Attractions & things to do for the kids in your life

TORONTO FUN BLOG

March Break 2014 in Toronto

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My pick of the crop

Already popular attractions get even busier during March Break. So if you want to beat the crowd, you can either go for a walk on a trail in any of the places described in the Nature's Call section of our home page, or focus on fun craft activities with the kids (check our Pinterest board Clever DIY fun for kids for a pletora of ideas). Or you can be a sport, bite the bullet, arrive early, bring snacks and water to avoid the line-ups and enjoy the March Break fun places have prepared for you.

Here are a few which caught my attention.

1) Attractions with a mystery theme

The "Sneaking Around event at the Bata Shoe Museum seems like good fun (and what a great name for an activity in this attraction!). Then, there's the Sherlock Holmes Mystery at the Black Creek Pioneer Village. I've been to both places during school-off events and found that the crowd spread nicely all over the premises.

Royal_Ontario_Museum_futurist_chairs2) Bargains

The Gardiner Museum of offering FREE admission on March 8 and 9 because they are celebrating their 30th anniversary. Families will want to attend on Sunday March 9 when the museum features its monthly Family Friendly activities.

The TIFF has an amazing line-up of FREE activities during its Bell FREE Weekend on March 15 and 16, with activities starting at 10 a.m. (including cool options such as puppet shadow making in the dark cinema, stop-motion animation done with vessels created by the kids, series of shorts and a full feature film). Note that the special exhibition digiPlayspace (not included in the Bell FREE Weekend) seems quite fascinating and will be going on until April 21st.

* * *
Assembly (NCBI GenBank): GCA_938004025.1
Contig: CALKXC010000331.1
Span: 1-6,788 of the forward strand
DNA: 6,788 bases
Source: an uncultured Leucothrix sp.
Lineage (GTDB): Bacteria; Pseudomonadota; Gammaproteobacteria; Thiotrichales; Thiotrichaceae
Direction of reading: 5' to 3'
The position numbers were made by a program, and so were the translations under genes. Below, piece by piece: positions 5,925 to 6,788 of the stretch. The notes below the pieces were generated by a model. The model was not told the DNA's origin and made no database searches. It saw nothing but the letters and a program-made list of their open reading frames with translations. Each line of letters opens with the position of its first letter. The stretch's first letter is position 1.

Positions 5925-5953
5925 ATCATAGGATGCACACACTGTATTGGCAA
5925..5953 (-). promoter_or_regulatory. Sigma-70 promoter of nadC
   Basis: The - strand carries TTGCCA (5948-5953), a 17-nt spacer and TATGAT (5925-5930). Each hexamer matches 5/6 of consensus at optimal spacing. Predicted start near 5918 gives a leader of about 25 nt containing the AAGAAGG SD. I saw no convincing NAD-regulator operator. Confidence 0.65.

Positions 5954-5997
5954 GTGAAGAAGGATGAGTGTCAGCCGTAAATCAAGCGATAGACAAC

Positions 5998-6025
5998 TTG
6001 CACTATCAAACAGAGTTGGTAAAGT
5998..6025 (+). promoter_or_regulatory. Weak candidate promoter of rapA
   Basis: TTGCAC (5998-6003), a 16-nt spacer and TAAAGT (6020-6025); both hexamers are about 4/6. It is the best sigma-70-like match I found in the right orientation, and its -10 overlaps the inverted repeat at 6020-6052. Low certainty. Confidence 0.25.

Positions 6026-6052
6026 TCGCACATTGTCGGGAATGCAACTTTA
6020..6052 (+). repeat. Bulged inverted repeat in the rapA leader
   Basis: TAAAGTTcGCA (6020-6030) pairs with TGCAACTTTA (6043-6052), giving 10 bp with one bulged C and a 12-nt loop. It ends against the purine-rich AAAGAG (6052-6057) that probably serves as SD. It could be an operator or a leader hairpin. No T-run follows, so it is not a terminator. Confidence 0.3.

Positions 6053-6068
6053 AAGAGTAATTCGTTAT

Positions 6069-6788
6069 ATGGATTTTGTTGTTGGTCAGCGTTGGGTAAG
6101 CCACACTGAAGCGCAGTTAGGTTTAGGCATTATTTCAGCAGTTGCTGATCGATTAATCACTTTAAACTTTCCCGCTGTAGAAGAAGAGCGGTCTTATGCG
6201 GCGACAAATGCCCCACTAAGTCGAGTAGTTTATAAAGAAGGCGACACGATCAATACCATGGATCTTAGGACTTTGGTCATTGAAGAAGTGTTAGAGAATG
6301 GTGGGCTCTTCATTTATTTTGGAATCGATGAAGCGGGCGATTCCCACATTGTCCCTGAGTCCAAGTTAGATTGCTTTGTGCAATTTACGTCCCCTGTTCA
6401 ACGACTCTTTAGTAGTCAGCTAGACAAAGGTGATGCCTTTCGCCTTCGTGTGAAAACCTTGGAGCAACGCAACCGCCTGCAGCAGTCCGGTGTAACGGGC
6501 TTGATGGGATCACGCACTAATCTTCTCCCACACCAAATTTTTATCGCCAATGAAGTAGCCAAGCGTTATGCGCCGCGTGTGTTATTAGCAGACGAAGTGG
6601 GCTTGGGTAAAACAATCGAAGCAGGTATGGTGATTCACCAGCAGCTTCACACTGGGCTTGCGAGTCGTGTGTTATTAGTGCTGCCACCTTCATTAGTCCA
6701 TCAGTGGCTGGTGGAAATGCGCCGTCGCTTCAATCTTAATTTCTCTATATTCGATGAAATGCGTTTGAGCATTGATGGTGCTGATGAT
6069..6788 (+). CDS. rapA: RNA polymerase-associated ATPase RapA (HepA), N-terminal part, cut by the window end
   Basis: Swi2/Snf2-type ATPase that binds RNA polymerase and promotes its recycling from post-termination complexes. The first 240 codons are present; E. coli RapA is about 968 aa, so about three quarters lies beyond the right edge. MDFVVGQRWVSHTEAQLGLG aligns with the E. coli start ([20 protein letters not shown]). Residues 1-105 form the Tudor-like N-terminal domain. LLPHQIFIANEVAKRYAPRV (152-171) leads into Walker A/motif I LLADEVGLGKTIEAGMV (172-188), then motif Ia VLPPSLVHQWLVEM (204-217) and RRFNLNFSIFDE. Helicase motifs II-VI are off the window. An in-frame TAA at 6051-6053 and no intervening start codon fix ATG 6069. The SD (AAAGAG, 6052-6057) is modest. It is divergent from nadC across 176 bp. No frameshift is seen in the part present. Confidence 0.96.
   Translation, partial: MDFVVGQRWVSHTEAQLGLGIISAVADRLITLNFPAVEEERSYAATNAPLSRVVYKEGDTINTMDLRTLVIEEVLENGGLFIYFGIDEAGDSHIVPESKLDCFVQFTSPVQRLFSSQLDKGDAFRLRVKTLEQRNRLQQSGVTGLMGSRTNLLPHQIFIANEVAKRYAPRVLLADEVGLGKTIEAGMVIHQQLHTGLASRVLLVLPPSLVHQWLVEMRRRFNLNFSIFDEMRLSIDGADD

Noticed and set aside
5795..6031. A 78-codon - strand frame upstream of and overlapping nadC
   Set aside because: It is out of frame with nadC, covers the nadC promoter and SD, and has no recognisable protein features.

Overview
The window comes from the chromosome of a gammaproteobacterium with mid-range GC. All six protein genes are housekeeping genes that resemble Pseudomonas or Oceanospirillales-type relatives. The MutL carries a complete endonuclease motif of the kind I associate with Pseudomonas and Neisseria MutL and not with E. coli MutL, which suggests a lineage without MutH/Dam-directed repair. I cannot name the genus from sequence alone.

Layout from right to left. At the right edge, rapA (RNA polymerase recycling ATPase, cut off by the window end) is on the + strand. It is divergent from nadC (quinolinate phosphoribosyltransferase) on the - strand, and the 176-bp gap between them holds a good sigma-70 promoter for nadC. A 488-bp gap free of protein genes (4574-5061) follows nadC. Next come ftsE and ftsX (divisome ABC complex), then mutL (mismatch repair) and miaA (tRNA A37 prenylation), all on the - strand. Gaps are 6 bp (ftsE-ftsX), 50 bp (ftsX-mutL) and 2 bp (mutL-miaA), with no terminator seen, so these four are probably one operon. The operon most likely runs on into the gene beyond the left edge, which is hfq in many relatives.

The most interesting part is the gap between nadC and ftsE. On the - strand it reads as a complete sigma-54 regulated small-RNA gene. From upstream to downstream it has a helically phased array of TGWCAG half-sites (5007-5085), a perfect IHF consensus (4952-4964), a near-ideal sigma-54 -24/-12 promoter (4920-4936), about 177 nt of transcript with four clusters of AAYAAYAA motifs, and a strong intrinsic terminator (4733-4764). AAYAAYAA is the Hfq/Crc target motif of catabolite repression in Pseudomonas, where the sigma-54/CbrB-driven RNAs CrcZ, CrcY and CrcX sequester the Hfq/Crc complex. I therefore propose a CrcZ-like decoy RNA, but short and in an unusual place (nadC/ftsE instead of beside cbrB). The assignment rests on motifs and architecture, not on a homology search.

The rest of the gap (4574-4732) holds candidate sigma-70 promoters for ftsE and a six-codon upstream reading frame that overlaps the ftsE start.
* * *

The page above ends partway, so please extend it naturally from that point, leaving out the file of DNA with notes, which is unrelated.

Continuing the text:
The ROM will have extended hours from March 8 to 15, clising at 8:30 p.m. Visitors arriving between 4:30 and 5:30 p.m. will benefit from a discount admission fee of $10/adult and $7/kid 4-14 years old. Note that the special March Break activities will be offered only until 4 p.m. daily but the ROM in itself is interesting enough not to need the bells and whistles of March Break to make it a fantastic family outing.

The Spring Flower Show is going on at Allan Gardens. It's FREE, smells wonderful, ofers a touch of colour to chase the winter blues and you can combine it with a stop at the Chew Chew Diner (an all-day breakfast place with cool train mural on the outside and booths with window-like frames in the inside).

3) End March Break with a parade!

The St. Patrick's Day Parade will be on Sunday March 16th at 12 noon, running along Bloor, Yonge and Queen.

 LIKE Toronto Fun Places on Facebook for more updates and fun bits!

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St. Patrick's Parade: Perfect hat for the occasion

Around subway stations | For artsy kids | Fun winter

alphamom.com_paperplatehats_3St. Patrick's Day Parade 2015 in Toronto will be on Sunday March 15, starting at 12 noon.

The route for this free parade passes by many Toronto subway stations: St. George, Bloor & Yonge, Wellesley, College, Dundas and Queen.